The alacrity of Bila'am however, was the external manifestation of immoral selfishness. It was actually his arrogance and capriciousness that drove him to rush to fulfill the request of Balak. Bila’am wanted to be ‘the hero’, and to collect the money promised to him, all the while showing a face of external humility. Bila'am personified the ultimate farce - inner arrogance masked by external piety and artificial altruism.

When Avrohom arose early in the morning it required that he exercise an incredible level of selfless humility. He was embarking on a journey to offer his beloved son as a sacrifice to G-d. There was no reward promised and no fanfare or entourage to accompany him. Even if he planned to adhere to G-d's Command, the normal human reaction would be to delay it as long as possible. But Avrohom challenged his nature and arose early to proceed.

Bila'am on the other hand, was embarking on a mission that included wealth, glory, and prestige. The fact that he arose early in the morning to fulfill his mission was in no way an indication of inner greatness. In fact, au contraire; it was selfishly motivated.

Alacrity is not necessarily a laudable trait. It depends on the underlying motivation. The first law in Shulchan Aruch states, “One should strengthen himself like a lion to stand in the morning to the service of his Creator.” The Taz comments, “Strength is primarily required to counter the Evil Inclination.”

Only alacrity borne out of struggle and overcoming one's natural inclination is considered meritorious and noble. Otherwise, zealousness and eagerness to accomplish may be nothing more than egocentrically driven desire for aggrandizement and personal gain.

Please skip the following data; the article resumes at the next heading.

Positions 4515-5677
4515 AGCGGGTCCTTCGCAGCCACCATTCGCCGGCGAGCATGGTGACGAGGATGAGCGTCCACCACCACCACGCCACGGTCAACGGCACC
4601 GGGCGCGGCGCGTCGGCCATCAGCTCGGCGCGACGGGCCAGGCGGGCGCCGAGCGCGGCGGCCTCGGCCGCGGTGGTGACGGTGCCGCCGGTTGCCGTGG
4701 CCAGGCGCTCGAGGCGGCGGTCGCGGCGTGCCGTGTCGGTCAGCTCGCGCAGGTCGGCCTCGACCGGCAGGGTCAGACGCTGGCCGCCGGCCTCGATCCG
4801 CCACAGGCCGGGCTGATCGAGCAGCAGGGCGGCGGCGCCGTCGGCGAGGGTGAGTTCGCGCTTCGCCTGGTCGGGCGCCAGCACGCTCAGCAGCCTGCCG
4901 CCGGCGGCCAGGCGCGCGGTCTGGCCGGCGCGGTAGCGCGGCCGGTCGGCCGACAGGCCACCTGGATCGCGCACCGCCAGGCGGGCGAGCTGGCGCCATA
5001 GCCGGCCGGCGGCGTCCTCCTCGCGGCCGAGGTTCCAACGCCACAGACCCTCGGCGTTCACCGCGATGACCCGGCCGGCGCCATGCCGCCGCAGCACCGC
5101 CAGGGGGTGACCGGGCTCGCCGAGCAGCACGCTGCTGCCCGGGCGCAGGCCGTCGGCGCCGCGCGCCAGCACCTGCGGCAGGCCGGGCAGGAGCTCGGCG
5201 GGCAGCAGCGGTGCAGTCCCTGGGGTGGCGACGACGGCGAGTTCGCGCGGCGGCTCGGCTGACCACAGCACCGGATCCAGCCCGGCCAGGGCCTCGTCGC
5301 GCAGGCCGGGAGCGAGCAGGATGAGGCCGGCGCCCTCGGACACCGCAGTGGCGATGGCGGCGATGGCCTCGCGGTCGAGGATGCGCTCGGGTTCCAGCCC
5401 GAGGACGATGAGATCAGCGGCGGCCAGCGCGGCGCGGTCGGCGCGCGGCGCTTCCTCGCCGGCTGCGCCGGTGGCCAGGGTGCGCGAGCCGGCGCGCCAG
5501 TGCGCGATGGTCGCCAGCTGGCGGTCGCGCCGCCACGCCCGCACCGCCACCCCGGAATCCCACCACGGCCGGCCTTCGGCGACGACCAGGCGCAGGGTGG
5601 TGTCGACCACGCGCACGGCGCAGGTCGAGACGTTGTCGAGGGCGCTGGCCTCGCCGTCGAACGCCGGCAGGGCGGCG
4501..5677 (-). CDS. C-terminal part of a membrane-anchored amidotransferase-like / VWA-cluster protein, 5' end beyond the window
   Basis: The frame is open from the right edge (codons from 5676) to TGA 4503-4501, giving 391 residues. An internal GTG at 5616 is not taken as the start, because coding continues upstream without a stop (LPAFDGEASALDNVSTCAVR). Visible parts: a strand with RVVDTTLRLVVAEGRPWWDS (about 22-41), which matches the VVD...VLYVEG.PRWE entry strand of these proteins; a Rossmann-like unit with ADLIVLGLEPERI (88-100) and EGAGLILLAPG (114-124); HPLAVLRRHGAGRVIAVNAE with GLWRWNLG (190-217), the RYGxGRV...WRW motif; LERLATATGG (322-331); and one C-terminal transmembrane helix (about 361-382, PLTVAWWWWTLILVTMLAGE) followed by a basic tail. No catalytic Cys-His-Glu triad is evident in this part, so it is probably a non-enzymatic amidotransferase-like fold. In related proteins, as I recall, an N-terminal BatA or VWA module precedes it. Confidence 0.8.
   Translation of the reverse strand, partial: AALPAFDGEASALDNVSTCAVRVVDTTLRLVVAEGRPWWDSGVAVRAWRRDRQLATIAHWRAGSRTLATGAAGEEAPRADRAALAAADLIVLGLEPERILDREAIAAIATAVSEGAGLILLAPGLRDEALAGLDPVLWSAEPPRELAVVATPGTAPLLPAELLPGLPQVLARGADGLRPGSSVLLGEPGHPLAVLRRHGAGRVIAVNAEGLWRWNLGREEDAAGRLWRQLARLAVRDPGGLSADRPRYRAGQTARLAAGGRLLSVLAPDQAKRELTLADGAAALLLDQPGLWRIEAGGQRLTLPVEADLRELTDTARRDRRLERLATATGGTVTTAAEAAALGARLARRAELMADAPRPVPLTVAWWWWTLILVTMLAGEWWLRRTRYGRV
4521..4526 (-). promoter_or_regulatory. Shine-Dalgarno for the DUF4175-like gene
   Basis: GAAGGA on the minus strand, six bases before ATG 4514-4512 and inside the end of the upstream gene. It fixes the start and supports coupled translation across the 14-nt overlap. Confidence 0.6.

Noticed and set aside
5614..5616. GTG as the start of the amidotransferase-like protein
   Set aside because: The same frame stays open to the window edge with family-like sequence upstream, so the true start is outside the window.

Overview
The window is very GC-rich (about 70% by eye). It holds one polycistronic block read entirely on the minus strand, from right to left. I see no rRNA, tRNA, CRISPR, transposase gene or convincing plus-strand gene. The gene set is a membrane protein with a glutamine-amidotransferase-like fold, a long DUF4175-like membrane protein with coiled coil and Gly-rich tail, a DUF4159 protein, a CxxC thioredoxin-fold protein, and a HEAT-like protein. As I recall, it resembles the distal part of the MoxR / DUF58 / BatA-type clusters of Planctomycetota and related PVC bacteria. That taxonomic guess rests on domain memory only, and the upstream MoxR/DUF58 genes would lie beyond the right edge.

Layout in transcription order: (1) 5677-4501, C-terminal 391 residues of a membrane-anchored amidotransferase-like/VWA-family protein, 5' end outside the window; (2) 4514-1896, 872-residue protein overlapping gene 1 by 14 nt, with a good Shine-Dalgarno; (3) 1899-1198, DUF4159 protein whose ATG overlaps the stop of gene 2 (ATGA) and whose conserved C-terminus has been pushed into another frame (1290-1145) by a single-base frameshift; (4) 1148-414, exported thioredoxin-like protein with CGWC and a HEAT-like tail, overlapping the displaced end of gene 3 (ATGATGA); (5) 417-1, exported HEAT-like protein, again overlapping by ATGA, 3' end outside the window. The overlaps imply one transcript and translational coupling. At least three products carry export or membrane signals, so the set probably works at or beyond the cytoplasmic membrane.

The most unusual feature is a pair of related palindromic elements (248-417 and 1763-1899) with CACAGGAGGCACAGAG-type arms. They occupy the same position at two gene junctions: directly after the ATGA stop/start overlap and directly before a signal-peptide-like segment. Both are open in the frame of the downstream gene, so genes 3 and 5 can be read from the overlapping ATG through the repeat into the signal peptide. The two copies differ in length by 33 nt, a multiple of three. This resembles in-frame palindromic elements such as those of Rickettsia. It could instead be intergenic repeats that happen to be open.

The Mishna[5] states, “Any person who has these three traits is from the disciples of our forefather Avrohom; and anyone who has three different traits is among the disciples of the wicked Bila'am: Those who have a good eye, a humble spirit, and a meek soul is from the disciples of our forefather Avrohom. But anyone who has an evil eye, an arrogant spirit, and a greedy soul, are the disciples of the wicked Bila'am. What is the difference between the disciples of our forefather Avrohom and the disciples of the wicked Bila'am? The disciples of our forefather Avrohom benefit from their good deeds in this world and inherit the World to Come... But the students of the wicked Bila'am inherit purgatory and descend into the well of destruction...”

The vernacular of the Mishna is perplexing. Once the Mishna explains the fundamental differences between the disciples of Avrohom who possess sterling charter traits and the disciples of Bila'am who possess vulgar and crass character traits, don’t the differences between their disciples become glaringly obvious? Why does the Mishna then ask about the difference between their disciples?

Perhaps the Mishna is teaching us that the discrepancy between the followers of Bila'am and Avrohom may not always be so clear. On the surface, the disciples of Bila'am may seem humble and pious. This was in fact the example of their teacher Bila'am who exuded false humility and piety to the world. But if the underlying differences are not noticeable immediately, they will inevitably become clear in the future. With time the truth will emerge.